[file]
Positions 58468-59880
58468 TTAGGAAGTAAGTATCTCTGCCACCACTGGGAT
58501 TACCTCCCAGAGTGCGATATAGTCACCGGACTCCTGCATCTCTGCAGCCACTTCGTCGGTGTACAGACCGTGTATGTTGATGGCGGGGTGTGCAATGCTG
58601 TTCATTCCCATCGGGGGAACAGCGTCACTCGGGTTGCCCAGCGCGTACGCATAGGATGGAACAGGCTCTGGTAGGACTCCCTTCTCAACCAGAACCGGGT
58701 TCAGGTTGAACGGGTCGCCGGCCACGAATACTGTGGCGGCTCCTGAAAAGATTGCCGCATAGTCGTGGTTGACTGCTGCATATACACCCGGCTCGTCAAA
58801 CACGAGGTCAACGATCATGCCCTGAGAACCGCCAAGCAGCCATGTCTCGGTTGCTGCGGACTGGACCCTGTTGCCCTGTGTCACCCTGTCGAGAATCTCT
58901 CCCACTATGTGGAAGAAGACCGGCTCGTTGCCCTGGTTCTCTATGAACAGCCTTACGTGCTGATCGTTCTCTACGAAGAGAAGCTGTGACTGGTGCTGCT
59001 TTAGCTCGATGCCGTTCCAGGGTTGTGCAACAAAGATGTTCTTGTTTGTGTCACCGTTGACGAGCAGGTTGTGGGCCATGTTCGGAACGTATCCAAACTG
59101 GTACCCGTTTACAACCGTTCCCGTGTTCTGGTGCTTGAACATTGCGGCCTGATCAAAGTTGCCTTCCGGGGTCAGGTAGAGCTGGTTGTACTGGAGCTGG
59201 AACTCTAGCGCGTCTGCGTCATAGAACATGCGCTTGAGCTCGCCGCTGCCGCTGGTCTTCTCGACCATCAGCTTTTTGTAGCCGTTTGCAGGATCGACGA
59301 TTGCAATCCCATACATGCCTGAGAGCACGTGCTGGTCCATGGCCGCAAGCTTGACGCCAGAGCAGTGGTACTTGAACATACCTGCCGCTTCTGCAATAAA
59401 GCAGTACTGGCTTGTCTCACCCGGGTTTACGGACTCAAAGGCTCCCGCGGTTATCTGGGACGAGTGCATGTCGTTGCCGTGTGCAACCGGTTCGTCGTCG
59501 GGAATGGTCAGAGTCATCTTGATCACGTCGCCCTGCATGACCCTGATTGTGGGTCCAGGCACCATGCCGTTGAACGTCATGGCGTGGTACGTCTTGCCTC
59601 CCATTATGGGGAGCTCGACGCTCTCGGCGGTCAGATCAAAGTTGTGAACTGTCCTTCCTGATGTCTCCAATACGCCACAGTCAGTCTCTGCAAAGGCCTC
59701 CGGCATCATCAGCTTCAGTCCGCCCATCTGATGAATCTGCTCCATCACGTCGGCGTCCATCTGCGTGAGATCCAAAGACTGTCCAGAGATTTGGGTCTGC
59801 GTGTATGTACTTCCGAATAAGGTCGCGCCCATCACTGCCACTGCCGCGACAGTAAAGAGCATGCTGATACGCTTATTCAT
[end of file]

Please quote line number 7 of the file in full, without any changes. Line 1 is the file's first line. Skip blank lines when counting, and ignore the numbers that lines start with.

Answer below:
58901 CCCACTATGTGGAAGAAGACCGGCTCGTTGCCCTGGTTCTCTATGAACAGCCTTACGTGCTGATCGTTCTCTACGAAGAGAAGCTGTGACTGGTGCTGCT